As a seasoned or upcoming programmer, it is imper­ative for you to have a firm grasp of some of the major legal aspects of software development and what they mean to the software industry. When it comes to knowing the extent of your intel­lectual property rights, ignorance is inexcusable. I have run out of fingers counting the number of software devel­opers who have made the regret­table mistake of not paying close attention their encryption rights, and have ended up paying big time. So, whether you’re a freelance developer or an employee working under a software enter­prise, here is what you need to acquaint yourself with;

Issues surrounding software patents

A patent is simply a legal juris­diction barring other people from making, selling or using your creation for a specified amount of time. As a software developer, it’s possible for you to patent your work the same way engineers do to protect the design speci­fi­ca­tions of new inven­tions. Nonetheless, to obtain a patent for your creation, the algorithm or software has to be over 95% original and you’re also required by the law to disclose to the public the ‘recipe’ of your project. Nowadays it’s become easier to purchase patents as they are even available online. If you have an upcoming unique and novel project, well, it’s high time you obtained a patent protection if you’re planning on marketing it in the future.

What about copyright protection?

One of the major miscon­strued legal aspects of software development revolves around copyright protection and what it entails. For starters, a copyright is basically an exclusive set of rights given to the owner of the creation that allows them to make copies of their work and distribute them. The same right, however, bars other from doing the same. The copyright protection also covers any deriv­ative works that could be based on the program created.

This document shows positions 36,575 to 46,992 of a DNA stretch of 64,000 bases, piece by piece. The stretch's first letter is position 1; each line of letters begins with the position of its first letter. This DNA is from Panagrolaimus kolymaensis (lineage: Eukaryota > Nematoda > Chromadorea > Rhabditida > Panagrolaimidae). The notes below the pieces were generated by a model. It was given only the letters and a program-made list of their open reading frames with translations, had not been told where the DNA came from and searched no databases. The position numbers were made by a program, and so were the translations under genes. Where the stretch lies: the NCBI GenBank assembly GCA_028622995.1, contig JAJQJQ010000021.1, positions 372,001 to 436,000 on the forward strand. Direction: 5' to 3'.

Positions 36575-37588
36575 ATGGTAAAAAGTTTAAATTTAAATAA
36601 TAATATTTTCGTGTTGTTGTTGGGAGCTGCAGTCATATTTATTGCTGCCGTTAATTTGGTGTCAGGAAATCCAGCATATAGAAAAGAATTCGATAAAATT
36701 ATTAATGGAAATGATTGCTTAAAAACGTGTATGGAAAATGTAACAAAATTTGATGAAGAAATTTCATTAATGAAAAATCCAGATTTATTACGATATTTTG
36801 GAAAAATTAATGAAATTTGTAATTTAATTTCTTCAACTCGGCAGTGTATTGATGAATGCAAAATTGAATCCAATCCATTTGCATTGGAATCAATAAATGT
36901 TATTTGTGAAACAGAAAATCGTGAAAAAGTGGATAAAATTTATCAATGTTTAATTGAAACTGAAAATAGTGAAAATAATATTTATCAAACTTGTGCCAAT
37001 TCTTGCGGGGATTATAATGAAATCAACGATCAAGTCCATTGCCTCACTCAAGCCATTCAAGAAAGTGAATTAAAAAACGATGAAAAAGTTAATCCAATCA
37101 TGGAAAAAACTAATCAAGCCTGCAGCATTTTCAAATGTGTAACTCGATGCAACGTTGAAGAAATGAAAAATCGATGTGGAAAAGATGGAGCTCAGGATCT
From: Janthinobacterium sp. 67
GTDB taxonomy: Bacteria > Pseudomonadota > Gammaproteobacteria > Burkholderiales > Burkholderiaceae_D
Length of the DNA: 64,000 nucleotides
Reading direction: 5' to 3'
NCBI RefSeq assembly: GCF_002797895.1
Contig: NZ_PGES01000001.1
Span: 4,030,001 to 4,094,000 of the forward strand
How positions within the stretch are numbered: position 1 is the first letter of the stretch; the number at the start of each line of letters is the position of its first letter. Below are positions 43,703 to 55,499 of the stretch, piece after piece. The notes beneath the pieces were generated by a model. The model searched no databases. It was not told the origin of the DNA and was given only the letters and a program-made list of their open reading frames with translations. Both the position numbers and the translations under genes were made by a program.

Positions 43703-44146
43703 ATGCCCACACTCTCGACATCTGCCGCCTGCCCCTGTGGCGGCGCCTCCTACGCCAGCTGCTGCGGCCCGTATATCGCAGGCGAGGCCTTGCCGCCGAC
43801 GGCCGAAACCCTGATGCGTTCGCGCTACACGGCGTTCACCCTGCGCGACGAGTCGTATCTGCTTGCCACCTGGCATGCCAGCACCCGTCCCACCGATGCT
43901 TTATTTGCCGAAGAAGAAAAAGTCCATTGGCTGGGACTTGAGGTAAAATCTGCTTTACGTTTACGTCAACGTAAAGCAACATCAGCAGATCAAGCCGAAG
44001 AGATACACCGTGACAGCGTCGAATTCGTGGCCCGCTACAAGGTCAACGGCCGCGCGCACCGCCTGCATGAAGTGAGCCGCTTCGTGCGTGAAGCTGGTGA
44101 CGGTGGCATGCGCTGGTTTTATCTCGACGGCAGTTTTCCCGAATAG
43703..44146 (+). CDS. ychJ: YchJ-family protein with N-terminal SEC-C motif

So what’s the difference between a patent and a copyright? While a patent shields you from any outright imitation, the copyright act is only useful in restricting others from copying your software’s exact source code or graphics. That means if there is no evidence of exact dupli­cation, a copyright protection is likely to be ruled out in a court of law.

What about a trade secret?

One of the loopholes of patents and copyright is that they are limited for only a specified period, mostly about 20 years. After that, the owner of such regis­tra­tions loses the right to their intel­lectual property, and the public could duplicate and use it as they please.

Take for example if you wrote a program that predicts the forex with almost 100% accuracy. A patent or copyright will only protect your creation for 15–20 years and then competitors would be free to sell, modify and distribute it.

However, if you decided to keep it as a trade secret, you can control who uses your code while limiting others from accessing it. With this kind of plagiarism and privacy protection, it’s possible to remain the exclusive owner of your creation indefinitely.

Never­theless, to effect a trade secret agreement, it essential that the software developer takes a number of confi­den­tiality measures first. This includes;
a.) Not disclosing the source code to the public, either directly or indirectly.
b.) Limiting access to the executable code.
c,) Protecting the creation with robust password algorithms.

Going by the existing legal aspects of software development, if your work qualifies for a trade secret agreement, then you could restrict others from ever using or trading your code without a written consent.